Dead Sea Salt Farming

  • Released Tuesday, June 25, 2013

The Dead Sea is so named because its high salinity discourages the growth of fish, plants, and other wildlife. It is the lowest surface feature on Earth, sitting roughly 1,300 feet below sea level. On a hot, dry summer day, the water level can drop as much as one inch because of evaporation. These three false-color images were captured in 1972, 1989, and 2011 by Landsat satellites. Deep waters are blue or dark blue, while brighter blues indicate shallow waters or salt ponds. Green indicates sparsely vegetated lands. Denser vegetation appears bright red. The ancient Egyptians used salts from the Dead Sea for mummification, fertilizers, and potash (a potassium-based salt). In the modern age, sodium chloride and potassium salts culled from the sea are used for water conditioning, road de-icing, and the manufacturing of polyvinyl chloride (PVC) plastics. The expansions of massive salt evaporation projects are clearly visible over the span of 39 years.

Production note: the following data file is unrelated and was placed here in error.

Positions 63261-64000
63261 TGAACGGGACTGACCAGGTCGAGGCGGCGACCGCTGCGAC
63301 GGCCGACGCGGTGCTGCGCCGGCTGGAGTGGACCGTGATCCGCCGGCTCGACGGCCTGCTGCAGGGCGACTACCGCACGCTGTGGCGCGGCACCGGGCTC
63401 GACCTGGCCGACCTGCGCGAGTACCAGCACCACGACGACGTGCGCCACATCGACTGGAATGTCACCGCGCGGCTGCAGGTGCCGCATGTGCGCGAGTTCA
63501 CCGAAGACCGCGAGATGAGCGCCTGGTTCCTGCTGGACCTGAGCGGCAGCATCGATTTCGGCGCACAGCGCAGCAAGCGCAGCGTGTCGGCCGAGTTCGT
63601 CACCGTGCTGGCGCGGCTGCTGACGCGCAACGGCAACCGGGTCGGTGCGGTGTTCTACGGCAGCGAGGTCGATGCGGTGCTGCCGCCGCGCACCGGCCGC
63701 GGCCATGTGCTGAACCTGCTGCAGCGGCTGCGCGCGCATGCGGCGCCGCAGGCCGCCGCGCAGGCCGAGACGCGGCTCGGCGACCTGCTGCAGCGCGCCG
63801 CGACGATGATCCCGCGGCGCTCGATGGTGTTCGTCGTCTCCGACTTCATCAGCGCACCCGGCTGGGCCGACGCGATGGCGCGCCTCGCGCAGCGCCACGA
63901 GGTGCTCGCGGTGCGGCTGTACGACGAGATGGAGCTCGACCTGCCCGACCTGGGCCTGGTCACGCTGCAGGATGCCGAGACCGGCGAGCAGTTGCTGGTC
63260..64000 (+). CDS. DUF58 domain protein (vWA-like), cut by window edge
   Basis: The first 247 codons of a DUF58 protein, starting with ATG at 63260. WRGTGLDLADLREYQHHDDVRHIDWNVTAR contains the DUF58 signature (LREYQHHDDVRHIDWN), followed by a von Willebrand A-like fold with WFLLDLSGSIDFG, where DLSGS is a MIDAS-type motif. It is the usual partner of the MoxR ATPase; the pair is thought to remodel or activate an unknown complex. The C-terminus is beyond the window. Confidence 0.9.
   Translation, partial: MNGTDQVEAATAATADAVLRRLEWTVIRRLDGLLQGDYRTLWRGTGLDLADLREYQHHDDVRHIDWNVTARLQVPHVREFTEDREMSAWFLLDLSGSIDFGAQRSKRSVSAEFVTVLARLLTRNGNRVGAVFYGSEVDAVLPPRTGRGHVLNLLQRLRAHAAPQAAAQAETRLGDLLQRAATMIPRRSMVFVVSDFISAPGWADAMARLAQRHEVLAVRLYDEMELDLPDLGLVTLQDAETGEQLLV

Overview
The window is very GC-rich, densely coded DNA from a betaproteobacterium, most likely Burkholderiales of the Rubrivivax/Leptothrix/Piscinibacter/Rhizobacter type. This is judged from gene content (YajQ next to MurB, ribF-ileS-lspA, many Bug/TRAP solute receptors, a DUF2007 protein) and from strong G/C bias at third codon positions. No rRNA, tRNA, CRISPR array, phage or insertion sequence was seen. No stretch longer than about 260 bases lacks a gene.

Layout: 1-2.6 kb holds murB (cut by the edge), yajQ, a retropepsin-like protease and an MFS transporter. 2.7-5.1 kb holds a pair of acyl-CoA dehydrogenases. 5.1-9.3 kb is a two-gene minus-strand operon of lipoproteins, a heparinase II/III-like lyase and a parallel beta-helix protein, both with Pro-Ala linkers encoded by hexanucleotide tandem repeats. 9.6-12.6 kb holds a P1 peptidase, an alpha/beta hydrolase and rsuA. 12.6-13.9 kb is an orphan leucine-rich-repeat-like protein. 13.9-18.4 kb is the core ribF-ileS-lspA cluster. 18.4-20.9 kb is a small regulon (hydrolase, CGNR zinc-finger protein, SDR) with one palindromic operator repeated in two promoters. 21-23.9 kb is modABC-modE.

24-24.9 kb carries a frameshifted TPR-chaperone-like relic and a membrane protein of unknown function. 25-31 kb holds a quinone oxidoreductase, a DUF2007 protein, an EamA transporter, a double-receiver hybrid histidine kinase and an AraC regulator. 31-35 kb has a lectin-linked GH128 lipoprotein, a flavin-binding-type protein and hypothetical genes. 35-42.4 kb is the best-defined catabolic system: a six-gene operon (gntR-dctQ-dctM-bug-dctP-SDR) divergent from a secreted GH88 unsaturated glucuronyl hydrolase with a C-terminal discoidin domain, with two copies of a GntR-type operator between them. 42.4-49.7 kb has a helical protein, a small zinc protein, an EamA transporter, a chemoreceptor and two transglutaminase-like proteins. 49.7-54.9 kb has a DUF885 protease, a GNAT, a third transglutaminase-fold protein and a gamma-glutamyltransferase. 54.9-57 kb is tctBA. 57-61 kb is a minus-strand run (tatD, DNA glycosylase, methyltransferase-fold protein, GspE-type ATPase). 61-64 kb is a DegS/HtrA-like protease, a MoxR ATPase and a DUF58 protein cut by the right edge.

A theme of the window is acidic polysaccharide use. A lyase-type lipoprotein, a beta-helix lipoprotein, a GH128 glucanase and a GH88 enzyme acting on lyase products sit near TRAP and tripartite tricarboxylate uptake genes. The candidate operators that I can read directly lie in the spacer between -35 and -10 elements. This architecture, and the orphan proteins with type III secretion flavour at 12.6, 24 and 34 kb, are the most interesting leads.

These three false-color images were captured in 1972, 1989, and 2011 by Landsat satellites. Deep waters are blue or dark blue, while brighter blues indicate shallow waters or salt ponds. Green indicates sparsely vegetated lands. Denser vegetation appears bright red.

These three false-color images were captured in 1972, 1989, and 2011 by Landsat satellites. Deep waters are blue or dark blue, while brighter blues indicate shallow waters or salt ponds. Green indicates sparsely vegetated lands. Denser vegetation appears bright red.

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Credits

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NASA's Goddard Space Flight Center

Release date

This page was originally published on Tuesday, June 25, 2013.
This page was last updated on Tuesday, November 14, 2023 at 12:22 AM EST.


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